Vertebrate mortality was high on the 2 roads studied (PR1 and NR168) of Santa Fe Province. Similarly, other authors (Fahrig et al., 1995; Ashley and Robinson, 1996; Gryz and Krauze, 2008) have reported comparable numbers of roadkilled vertebrates in samplings involving shorter road stretches and periods. Considering all the roadkilled vertebrates found in our study, amphibians and reptiles were the most affected groups. Likewise, Ashley and Robison (1996), Glista et al. (2008), and Shepard et al. (2008) observed that amphibians and reptiles were the animals that suffered the highest number of road kills in wetlands. In addition, Smith and Dodd (2003) counted > 1 800 mortalities along a 3.2 km stretch of a highway in Florida, of which 91% represent the herpetofauna. In accordance with these authors, roads that traverse wetlands become major sources of amphibian and reptile mortality. However, birds and mammals may be affected by vehicle collisions on roads with different landscape composition. Cordero (2000) and Lesiński et al. (2010) found that in urban and suburban habitats, marsupials and bats are the main species of wild mammals killed on roads. In contrast, Bencke and Bencke (1999) observed a high mortality of birds in large forest areas.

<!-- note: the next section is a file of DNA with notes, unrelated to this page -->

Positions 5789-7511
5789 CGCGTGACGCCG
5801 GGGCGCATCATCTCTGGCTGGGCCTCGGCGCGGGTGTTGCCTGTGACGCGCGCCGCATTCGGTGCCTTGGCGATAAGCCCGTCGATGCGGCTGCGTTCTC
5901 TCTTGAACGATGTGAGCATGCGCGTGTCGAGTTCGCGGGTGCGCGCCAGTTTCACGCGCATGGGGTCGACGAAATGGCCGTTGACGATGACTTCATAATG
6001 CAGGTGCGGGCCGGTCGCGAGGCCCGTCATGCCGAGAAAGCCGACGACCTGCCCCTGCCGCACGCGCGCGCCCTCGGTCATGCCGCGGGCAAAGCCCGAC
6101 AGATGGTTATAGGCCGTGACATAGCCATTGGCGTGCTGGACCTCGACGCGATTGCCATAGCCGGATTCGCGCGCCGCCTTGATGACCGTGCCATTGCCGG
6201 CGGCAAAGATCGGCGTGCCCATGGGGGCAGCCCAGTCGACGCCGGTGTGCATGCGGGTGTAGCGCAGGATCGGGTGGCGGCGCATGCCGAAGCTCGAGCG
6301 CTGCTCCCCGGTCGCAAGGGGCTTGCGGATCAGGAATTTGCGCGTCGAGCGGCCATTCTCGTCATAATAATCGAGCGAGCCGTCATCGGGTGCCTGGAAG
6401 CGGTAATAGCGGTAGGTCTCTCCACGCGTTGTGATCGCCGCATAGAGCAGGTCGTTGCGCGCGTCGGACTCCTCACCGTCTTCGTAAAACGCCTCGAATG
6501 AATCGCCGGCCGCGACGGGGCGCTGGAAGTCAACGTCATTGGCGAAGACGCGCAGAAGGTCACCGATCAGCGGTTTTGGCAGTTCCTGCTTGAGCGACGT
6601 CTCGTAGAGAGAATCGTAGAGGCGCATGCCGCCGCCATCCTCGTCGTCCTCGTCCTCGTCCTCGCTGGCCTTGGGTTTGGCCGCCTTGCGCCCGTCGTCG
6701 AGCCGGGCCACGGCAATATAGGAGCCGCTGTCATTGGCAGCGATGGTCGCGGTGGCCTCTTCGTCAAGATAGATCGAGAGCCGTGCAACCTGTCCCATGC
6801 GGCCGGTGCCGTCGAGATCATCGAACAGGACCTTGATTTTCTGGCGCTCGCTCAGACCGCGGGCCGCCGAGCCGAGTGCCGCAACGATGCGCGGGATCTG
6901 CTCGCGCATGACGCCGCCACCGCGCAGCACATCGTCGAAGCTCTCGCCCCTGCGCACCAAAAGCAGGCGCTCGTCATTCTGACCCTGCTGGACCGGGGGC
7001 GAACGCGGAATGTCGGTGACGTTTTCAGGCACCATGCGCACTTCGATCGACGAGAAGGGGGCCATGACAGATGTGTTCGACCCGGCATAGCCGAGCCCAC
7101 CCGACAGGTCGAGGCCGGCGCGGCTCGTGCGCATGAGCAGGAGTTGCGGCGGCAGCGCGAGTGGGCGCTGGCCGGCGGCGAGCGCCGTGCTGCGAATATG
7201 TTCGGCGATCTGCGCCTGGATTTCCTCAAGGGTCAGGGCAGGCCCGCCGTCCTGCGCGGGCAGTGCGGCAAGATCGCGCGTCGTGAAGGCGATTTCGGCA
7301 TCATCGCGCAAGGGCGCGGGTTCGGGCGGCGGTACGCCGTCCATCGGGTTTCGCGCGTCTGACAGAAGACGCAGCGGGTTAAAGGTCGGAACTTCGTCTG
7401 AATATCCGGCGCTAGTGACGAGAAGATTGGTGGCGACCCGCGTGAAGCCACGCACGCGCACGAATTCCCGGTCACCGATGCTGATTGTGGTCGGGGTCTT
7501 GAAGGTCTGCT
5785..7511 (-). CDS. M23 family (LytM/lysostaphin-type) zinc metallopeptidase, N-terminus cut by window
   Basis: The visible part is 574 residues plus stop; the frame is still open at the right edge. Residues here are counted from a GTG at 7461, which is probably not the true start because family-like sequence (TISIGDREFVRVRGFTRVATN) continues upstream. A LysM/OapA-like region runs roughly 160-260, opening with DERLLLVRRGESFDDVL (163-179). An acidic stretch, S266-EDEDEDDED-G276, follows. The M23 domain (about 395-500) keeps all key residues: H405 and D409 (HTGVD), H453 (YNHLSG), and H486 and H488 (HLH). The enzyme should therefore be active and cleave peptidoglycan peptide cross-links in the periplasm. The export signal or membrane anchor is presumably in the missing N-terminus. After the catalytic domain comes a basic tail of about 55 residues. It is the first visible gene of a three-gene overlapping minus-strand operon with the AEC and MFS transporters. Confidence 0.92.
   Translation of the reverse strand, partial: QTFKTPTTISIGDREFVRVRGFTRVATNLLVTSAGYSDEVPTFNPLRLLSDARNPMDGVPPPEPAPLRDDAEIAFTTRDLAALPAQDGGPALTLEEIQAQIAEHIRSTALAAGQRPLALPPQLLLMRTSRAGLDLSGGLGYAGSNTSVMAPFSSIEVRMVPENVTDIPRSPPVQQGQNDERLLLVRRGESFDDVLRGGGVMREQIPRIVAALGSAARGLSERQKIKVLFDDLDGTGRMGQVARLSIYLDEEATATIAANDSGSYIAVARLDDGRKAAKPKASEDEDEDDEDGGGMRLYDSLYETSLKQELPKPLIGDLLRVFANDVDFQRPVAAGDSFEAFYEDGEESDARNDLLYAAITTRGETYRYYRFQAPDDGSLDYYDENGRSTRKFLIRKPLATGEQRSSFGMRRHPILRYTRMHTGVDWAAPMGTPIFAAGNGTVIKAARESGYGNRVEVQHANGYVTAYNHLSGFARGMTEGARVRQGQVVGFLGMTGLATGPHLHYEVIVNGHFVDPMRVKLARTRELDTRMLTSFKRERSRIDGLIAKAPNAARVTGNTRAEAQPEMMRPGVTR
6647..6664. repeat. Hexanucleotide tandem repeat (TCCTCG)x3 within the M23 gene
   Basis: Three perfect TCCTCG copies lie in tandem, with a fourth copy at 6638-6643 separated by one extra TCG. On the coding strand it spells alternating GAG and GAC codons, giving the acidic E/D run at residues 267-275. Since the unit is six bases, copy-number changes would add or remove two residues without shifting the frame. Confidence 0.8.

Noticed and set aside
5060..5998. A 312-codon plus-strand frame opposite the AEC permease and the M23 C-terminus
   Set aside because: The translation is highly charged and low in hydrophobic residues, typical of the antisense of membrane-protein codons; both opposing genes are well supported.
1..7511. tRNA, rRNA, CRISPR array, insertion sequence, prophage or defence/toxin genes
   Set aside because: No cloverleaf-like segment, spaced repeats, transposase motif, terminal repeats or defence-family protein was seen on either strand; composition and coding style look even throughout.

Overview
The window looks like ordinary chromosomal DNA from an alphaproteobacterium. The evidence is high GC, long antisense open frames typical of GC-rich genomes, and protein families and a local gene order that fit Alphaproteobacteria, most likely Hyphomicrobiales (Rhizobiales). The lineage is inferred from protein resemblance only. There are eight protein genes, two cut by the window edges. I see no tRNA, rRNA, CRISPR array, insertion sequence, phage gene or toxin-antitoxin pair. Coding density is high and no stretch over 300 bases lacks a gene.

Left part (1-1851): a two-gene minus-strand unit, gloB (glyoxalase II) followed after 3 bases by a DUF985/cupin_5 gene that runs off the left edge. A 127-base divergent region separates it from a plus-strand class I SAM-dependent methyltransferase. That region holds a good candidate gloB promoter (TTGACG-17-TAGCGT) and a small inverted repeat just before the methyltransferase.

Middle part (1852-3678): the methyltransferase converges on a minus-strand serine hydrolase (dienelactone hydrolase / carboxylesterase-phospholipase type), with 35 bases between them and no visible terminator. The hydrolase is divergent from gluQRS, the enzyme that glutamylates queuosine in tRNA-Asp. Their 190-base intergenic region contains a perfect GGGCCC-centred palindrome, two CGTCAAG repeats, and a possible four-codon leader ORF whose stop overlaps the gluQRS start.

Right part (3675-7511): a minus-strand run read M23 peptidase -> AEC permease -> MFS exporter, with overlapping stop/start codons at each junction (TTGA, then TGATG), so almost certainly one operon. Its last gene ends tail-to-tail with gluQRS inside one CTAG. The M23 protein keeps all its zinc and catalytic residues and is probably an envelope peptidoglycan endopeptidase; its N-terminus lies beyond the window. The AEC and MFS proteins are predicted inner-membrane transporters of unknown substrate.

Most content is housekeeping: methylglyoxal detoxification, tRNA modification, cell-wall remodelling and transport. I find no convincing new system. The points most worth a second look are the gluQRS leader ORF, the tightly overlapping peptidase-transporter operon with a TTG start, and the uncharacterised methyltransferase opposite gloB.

Regarding species, we found that Rhinella fernandezae was the most abundant of all roadkilled vertebrates. It is important to note that R. fernandezae is a sedentary toad that lives in burrows (Sanchez and Busch, 2008) and is frequently observed near the road surveyed. Taking into account its natural history and the results presented here, this species can be considered as the most vulnerable to the impact of roads due to its slow and longdistance movements (Contreras and Contreras, 1982). Furthermore, reptiles of the family Colubridae (colubrids) were the second most abundant group of roadkilled vertebrates. Body degradation affected not only the absolute number of carcasses recorded, but also their identity. For this reason, some of the 178 Colubridae identified to family but not to species (Table 1) probably belonged to the genera Liophis, Helicops, and Thamnodynastes. These colubrids are typical of aquatic environments natural to the Paraná River and are frequent in the areas surrounding the studied roads (Arzamendia and Giraudo, 2002; Giraudo et al., 2004).